Investigations of Piston Ring Pack and Skirt Contributions to Motored Engine Friction 2008-01-1046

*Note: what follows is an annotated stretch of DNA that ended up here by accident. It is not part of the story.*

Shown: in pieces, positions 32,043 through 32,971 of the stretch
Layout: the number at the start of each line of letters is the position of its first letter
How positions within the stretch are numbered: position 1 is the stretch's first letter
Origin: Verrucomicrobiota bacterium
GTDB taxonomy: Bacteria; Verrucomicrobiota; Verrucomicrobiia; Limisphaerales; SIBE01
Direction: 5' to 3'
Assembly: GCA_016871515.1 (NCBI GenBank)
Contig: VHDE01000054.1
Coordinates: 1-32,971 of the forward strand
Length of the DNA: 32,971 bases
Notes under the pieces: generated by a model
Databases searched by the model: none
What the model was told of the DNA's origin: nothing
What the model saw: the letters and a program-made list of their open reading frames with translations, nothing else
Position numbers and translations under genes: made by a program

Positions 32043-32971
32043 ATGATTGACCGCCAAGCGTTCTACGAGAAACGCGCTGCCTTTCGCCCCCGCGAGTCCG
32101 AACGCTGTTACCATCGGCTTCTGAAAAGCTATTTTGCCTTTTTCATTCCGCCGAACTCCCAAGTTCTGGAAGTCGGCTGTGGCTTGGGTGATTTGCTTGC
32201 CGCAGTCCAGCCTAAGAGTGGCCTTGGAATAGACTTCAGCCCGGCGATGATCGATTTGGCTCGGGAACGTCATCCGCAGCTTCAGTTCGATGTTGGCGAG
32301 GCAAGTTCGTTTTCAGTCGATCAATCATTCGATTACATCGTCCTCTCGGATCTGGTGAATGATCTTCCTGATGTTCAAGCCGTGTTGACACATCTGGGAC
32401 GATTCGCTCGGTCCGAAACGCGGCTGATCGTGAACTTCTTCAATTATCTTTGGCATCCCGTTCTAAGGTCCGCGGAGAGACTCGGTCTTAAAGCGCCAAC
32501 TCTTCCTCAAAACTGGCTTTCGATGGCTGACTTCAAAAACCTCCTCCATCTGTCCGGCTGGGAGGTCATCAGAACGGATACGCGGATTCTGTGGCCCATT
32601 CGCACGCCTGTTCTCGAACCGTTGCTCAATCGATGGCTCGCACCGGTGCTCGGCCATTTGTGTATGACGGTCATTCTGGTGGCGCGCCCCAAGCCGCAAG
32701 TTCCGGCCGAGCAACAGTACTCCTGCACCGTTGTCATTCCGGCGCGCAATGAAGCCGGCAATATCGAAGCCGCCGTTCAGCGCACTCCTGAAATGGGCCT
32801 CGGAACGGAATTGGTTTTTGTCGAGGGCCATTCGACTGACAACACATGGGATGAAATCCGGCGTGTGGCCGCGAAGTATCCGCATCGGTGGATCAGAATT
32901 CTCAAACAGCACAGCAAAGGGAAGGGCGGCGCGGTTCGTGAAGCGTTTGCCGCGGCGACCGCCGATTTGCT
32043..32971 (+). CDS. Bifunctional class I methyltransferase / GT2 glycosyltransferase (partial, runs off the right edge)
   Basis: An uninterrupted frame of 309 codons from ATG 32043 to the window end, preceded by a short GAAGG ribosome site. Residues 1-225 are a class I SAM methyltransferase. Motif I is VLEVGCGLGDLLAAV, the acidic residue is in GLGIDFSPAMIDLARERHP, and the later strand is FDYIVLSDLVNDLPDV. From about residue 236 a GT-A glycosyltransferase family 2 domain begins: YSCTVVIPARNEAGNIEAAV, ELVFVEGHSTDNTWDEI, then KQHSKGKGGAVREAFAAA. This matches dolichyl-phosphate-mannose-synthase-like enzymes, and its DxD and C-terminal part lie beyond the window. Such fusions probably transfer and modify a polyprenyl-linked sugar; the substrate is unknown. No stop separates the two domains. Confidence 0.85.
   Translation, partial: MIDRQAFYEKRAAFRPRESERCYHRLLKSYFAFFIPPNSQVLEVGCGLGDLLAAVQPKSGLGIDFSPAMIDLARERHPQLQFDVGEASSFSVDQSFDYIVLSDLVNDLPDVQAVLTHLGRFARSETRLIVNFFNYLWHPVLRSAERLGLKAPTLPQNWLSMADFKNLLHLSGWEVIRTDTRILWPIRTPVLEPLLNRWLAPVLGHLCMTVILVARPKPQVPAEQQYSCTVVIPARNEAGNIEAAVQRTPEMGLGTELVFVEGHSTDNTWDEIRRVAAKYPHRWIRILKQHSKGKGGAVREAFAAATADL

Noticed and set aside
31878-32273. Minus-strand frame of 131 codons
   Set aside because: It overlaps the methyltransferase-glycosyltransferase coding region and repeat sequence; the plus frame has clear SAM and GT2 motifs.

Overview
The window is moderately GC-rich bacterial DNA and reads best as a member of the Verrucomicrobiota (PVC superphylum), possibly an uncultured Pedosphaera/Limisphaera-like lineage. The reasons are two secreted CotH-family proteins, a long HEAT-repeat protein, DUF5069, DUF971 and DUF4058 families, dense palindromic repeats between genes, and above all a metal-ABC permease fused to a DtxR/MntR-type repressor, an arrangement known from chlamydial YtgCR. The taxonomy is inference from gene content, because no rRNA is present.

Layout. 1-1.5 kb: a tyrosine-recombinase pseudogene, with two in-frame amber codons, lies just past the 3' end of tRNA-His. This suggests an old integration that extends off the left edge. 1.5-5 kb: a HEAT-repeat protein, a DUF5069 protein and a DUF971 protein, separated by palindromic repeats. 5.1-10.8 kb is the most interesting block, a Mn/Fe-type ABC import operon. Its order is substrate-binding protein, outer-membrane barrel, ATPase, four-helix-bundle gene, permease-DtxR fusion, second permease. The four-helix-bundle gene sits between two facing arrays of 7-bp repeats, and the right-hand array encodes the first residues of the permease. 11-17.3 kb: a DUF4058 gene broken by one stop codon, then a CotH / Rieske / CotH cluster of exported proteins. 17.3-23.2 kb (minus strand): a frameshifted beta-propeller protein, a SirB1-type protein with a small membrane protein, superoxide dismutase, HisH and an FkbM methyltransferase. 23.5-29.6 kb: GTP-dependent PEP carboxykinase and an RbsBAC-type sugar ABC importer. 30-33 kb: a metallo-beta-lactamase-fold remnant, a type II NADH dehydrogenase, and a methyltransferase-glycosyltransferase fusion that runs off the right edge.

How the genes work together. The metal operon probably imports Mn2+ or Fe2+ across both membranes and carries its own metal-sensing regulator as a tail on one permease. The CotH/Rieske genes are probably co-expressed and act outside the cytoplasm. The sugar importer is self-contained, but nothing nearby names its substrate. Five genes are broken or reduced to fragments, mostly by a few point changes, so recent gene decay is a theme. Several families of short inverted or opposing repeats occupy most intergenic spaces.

An experimental study has been carried out to examine the influence of ring tan load and piston skirt modifications on piston assembly friction under motored engine conditions for initial temperatures of -20, 0 and 30°C and motoring speeds within the range 400 to 2000 rev/min. The study has been carried out using the block, crankshaft and pistons of a 2.4I, 4 cylinder diesel engine with a bore and stroke of 89.9mm and 94.6mm respectively. The pistons examined are typical of current designs for light duty diesels. A range of ring pack and piston skirt modifications have been tested, in each case as part of a complete piston assembly. The first changes produced reductions in fmep of between 5% and 38%. The reduction was due to improved skirt and ring pack designs in equal measure, each giving improvements of up to 20%. From this baseline eliminating the tan load of the piston rings was projected to give a further reduction in fmep of between 10% and 20%. Increasing the piston diametric clearances by close to the difference between minimum and maximum grade clearance gave smaller improvements of between 2% and 10% relative to the baseline, and reducing skirt roughness to perfectly smooth gave a projected reduction of typically 4%, and more at low oil viscosities.